In early October 1957, a small satellite was launched from a rocket in the skies above earth and the world learned a Russian word – sputnik. While people almost everywhere marvelled at this leap of human achievement, a giant shiver ran down the American spine. If the Soviet Union could get ahead of them in the space race, in what ways could it get ahead of them on earth?
It became known as America’s sputnik moment and prompted a massive investment in space investment that saw Neil Armstrong step onto the lunar surface just 12 years later. Recently, President Obama used his State of the Union address to call for another sputnik moment to address environmental challenges and invest in the clean energy technologies “to strengthen our security, protect our planet and create countless new jobs for our people.”
The environmental issues here in Australia differ little from those in Obama’s America. Though vastly smaller in population, we face much the same problems of urban sprawl, road congestion, management of waste, water and energy and how to integrate green solutions into cities built for an entirely different age. And as Australia moves to place a price on carbon like our regional neighbours in New Zealand, we are also reappraising the way we make our nation more productive, sustainable and liveable.
It is just over a month since I released the Federal Government’s National Urban Policy Our Cities, Our Future. The policy was the result of three years of consultation, including meetings in all 18 Australian major cities with populations above 100,000 residents. I said at the launch that I wanted the policy to spark a national conversation about the future of our cities.
“The urban policy framework fills a yawning policy gap in Australia’s efforts to foster more competitive, sustainable and liveable communities,” said the Property Council of Australia. “The [policy] is a positive foundation for much-needed change in the way our cities and regional areas are planned and serviced,” said the Real Estate Institute of Australia, and the Council of Capital City Lord Mayors: “…the Gillard Government is making a long-term commitment to invest in and engage with Australian cities.”
The facts are cities have become too important to ignore. We know they are home to 75 percent of us and it is our cities that generate 80 percent of our national wealth. We also know that the population of Australia is growing and ageing. That is why the Federal Government is turning a national eye to our cities, to make sure they are prepared for the inevitable changes ahead.
One of the biggest challenges is something no-one living in a major Australian city can escape – road congestion. Not only does congestion steal time from our families but idling engines add pollution to the air we must all breathe. Left unattended congestion will cost our economy $20 billion by 2020 according to the Bureau of Infrastructure, Transport and Regional Economics.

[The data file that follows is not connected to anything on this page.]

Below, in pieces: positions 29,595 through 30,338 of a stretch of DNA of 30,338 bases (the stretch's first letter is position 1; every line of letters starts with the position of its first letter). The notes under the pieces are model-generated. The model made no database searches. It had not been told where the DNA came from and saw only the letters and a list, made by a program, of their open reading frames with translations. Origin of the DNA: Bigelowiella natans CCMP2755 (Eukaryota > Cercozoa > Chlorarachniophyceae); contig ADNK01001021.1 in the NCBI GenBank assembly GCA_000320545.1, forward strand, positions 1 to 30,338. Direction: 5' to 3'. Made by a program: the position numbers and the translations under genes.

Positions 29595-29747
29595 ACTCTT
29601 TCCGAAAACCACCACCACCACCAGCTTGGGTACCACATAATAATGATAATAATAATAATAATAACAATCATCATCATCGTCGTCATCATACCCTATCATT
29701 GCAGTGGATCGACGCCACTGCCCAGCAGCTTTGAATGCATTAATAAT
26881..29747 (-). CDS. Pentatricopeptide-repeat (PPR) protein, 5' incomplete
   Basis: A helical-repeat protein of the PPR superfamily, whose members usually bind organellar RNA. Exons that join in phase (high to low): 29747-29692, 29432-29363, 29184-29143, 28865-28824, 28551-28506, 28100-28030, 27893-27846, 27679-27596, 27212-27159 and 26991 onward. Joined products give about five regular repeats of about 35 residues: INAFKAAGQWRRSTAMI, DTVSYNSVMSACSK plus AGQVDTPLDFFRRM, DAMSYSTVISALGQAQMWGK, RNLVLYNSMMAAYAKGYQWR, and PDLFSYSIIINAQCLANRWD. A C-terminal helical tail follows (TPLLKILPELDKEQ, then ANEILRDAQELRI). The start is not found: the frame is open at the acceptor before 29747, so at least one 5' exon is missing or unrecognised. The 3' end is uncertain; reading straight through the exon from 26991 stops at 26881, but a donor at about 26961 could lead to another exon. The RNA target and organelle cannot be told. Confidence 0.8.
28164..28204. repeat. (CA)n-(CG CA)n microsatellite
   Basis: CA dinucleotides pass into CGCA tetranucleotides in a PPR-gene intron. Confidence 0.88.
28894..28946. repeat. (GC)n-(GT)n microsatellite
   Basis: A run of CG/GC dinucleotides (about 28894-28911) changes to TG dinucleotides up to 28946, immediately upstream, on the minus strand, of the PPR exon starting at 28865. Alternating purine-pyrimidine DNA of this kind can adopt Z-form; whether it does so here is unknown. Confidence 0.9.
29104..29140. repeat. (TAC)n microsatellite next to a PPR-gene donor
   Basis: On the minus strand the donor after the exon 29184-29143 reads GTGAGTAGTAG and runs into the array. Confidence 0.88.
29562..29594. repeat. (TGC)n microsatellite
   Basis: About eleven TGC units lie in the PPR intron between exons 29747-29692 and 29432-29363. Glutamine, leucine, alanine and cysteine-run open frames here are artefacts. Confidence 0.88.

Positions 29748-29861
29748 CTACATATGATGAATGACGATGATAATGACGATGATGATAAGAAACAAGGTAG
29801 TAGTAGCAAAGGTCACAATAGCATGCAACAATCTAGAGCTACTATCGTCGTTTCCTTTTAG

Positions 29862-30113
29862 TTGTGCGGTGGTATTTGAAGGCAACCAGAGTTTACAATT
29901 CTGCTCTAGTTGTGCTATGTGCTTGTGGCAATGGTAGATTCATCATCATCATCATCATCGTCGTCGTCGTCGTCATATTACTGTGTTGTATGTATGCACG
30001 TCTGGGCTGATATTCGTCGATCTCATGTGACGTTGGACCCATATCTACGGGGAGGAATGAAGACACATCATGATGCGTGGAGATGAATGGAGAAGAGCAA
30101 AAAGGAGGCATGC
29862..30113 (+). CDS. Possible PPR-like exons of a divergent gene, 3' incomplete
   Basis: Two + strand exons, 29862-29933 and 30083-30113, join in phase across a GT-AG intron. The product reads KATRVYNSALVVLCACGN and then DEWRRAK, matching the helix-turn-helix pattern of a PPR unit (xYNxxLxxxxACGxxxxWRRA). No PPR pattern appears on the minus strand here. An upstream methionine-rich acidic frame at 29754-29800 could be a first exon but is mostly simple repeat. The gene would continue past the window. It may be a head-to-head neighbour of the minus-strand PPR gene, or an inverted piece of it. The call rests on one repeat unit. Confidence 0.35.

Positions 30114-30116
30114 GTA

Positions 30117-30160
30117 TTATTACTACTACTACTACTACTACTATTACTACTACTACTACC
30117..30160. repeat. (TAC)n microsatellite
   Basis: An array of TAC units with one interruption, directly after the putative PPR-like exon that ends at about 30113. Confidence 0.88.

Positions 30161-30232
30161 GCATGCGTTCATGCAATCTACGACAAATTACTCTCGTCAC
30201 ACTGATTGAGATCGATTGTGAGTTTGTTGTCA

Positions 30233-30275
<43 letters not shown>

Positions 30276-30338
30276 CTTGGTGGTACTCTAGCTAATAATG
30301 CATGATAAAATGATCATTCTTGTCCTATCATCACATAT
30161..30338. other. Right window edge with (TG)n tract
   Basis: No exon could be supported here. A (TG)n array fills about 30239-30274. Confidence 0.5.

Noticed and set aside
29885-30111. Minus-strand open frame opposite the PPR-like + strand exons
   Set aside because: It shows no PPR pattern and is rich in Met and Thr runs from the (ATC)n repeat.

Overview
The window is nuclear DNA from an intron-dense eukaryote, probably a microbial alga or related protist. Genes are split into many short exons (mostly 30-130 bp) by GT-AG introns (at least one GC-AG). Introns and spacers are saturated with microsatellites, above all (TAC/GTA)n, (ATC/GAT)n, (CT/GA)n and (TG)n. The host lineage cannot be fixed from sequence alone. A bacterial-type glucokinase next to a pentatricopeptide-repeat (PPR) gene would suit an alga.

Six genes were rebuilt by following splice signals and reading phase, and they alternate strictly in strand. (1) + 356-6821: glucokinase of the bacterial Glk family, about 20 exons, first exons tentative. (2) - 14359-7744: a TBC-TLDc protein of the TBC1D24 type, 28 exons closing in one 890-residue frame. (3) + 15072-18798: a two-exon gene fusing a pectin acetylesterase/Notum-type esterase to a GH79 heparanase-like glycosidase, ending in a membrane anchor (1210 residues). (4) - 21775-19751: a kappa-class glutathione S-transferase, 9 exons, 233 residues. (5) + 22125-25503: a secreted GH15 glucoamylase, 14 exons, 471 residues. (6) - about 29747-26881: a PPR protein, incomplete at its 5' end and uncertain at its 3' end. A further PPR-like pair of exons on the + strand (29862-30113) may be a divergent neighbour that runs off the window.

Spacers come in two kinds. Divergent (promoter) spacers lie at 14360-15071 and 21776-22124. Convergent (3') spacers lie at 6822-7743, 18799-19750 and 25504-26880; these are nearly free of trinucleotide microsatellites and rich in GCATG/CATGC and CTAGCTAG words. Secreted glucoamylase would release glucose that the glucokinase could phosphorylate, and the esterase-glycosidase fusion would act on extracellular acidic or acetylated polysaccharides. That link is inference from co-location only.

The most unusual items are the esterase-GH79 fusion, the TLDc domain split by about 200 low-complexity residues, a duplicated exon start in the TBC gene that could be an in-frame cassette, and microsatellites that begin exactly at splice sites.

One way of reducing congestion is to encourage people onto trains. While this is the responsibility of the States, the Federal Government is investing $7.3 billion in an urban rail project in every mainland State capital. In fact we have committed more to urban rail than all previous federal governments – collectively – since Federation.
We’ve also allocated funds for smart technology where road sensors and electronic signage can make a big difference to the speed and flow of traffic, reducing crashes and cutting emissions. The budget also backed the Henry Review’s recommendation to abandon the old car fringe benefit tax which encouraged people to drive further, with a simpler single rate system.
For a city to really work we need to make our homes and our public spaces more liveable. This week, around 200 architects, planners and green building experts are descending on the national capital to place their ideas before parliamentarians. The Government is working hand in hand with these groups in a range of areas, such as the construction of demonstration urban renewal projects and design standards so our homes can be more sustainable and adaptable to changing needs.
By 1 January next year, the State and Territories have agreed through COAG they will have in place strategic plans for their capital cities. Future Commonwealth infrastructure funding will be tied to these plans. This is no takeover. It is an opportunity for leaders across the country to work together to help create cities that serve our people and our country better.
Australians deserve cities that are productive, sustainable and liveable and that can adapt as our population grows and ages. America’s race to the moon showed what can be done when a nation pulls together for a common aim. As President Obama now asks his people to turn their eyes to a cleaner future, Australia must do what we can to help our nation fulfill that dream.